Fabrications about the Standing Together for Respect Event

Over four hundred people attended the event. website posted a brief article and pictures of the event in a very positive way. In an unfortunate turn of events, website took the pictures and distorted many of the facts. The website stated that all the Somalis who entered the church have lost their Islamic faith and that they read the Bible. Derogatory remarks were written about some of the leaders whose pictures appear in the pictures.

To make matters worse, Sh. Abdiqani Ali “Qardhawi”, Imam of Masjid Ashshafi’i covered the topic in his Friday khutbah on October first. He also, held a live program on Somali Media show on Minneapolis Public Television that same evening. In both instances, Sh. Abdiqani issued stated that all the Muslims who participated in such an event have become “kuffar”, apostates from Islam. Subhana Allah, why rush to judgment? Why not speak to the people who attended? Why not follow the etiquette of advising? Why the hostility towards your brothers? Why attack the Minnesotans who stood with us in time of need? Isn’t the recompense for kindness, a similar gesture of kindness in our faith.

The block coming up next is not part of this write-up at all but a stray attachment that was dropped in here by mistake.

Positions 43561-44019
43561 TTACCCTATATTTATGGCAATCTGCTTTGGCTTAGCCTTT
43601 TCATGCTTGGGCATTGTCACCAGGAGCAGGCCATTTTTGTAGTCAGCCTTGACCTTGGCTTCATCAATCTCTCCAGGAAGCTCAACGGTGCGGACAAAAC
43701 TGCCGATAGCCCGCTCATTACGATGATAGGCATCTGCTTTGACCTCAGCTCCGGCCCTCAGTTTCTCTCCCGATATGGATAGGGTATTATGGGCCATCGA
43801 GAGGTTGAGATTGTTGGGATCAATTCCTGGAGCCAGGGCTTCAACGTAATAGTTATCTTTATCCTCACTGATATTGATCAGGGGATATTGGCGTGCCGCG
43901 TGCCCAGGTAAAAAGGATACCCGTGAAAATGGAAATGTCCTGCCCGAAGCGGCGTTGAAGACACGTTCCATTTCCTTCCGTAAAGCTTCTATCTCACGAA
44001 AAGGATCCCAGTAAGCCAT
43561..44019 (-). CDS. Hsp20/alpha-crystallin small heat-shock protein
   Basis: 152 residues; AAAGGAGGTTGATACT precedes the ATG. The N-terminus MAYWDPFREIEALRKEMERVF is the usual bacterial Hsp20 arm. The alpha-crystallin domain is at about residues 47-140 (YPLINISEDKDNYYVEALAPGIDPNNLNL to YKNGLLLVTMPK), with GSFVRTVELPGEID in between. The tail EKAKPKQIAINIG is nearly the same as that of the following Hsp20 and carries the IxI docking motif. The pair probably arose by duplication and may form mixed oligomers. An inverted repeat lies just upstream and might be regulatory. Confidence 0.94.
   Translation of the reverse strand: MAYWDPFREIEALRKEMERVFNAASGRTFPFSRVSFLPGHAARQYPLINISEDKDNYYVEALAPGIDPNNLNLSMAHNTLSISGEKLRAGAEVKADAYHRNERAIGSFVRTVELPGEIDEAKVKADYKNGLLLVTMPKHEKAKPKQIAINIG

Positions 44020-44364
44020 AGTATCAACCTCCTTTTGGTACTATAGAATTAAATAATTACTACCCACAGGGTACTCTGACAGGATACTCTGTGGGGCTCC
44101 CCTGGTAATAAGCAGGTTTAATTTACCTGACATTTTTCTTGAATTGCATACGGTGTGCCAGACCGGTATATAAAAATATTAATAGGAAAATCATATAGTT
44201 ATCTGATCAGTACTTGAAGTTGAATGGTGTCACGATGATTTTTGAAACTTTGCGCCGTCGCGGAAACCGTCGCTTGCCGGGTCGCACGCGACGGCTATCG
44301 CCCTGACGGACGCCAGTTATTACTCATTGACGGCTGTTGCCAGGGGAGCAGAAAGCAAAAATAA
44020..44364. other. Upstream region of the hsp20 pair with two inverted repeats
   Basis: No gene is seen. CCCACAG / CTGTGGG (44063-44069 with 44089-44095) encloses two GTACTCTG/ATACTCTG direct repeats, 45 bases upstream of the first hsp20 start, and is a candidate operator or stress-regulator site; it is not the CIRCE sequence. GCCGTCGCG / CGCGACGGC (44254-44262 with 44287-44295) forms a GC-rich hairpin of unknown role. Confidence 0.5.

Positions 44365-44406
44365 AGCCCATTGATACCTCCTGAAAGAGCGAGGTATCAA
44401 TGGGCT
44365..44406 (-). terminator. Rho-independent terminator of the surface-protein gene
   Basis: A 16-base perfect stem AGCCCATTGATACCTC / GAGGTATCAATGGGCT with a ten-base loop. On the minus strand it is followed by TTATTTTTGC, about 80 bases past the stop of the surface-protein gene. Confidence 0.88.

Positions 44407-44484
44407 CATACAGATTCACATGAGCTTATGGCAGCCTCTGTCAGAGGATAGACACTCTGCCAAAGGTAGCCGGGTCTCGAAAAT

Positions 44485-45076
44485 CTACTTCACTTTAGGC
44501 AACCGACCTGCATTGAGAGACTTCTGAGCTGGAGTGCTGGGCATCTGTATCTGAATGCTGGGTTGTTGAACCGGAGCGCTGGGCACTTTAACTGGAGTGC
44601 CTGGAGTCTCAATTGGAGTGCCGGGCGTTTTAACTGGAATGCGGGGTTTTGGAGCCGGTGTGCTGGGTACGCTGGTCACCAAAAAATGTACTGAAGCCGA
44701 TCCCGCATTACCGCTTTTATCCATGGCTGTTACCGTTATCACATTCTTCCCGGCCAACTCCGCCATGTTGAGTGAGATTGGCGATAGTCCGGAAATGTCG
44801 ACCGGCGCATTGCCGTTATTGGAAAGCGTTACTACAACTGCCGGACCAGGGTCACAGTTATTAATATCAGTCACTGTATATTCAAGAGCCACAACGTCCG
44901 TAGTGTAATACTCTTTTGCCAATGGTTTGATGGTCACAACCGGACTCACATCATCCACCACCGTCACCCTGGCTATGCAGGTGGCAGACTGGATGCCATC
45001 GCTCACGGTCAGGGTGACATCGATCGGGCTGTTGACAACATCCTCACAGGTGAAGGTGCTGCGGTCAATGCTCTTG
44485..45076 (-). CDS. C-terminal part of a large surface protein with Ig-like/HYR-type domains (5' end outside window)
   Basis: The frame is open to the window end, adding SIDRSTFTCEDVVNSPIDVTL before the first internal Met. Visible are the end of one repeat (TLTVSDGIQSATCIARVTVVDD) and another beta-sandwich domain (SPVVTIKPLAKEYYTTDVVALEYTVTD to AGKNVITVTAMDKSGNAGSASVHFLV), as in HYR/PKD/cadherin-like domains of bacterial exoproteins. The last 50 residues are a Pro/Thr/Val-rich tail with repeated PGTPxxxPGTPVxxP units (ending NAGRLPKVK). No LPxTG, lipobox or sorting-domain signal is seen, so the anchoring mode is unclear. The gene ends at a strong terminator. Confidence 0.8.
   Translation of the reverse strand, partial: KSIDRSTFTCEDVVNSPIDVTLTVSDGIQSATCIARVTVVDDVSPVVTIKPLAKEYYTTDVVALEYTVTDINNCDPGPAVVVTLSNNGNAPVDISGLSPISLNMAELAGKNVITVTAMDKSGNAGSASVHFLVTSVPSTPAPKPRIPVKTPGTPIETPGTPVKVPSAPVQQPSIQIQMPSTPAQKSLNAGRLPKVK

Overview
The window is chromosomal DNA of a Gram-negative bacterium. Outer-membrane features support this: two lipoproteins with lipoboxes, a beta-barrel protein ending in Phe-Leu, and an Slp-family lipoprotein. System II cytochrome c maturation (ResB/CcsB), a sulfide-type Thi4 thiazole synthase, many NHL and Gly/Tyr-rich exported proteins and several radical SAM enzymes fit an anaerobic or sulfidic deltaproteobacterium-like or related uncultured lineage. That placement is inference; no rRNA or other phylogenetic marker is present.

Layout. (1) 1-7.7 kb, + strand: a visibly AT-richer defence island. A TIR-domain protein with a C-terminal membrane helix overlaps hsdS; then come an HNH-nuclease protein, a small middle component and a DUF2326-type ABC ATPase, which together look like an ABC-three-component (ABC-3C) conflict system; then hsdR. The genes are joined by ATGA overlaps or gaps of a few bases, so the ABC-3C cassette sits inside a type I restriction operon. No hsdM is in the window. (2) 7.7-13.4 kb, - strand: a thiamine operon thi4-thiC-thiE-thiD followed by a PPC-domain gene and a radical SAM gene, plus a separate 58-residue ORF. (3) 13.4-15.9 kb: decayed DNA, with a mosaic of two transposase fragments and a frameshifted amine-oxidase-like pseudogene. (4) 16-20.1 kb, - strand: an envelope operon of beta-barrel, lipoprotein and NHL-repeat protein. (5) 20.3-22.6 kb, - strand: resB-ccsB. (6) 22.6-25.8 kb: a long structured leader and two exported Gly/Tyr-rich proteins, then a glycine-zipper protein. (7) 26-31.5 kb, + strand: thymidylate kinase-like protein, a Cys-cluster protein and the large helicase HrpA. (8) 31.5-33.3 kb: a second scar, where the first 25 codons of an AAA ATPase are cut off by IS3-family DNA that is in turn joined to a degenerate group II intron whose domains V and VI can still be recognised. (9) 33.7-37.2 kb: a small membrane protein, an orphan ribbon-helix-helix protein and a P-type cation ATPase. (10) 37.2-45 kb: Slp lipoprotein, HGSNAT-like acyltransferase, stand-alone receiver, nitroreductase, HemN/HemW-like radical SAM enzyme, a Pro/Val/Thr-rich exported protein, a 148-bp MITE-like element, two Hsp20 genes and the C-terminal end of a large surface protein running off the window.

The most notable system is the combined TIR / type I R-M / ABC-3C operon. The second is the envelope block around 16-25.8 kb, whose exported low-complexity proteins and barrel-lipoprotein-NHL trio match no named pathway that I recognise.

What Did Sh. Abdiqani Base his Hasty Ruling on?

  1. He expressed displeasure at holding the event at a church. Islam does not prohibit going to a church or cooperating with people of other religions. We all know that this is a Christian majority country and churches host all kinds of events. Several Muslims participated in the planning meetings and agreed with the ideas of holding it at a church. The planning committee was of the opinion that holding the event at a church made the message more powerful. Furthermore, churches are the organizations that sponsored most of the Somali immigrants. Faith based agencies have shown professionalism and care for our community when it was most vulnerable.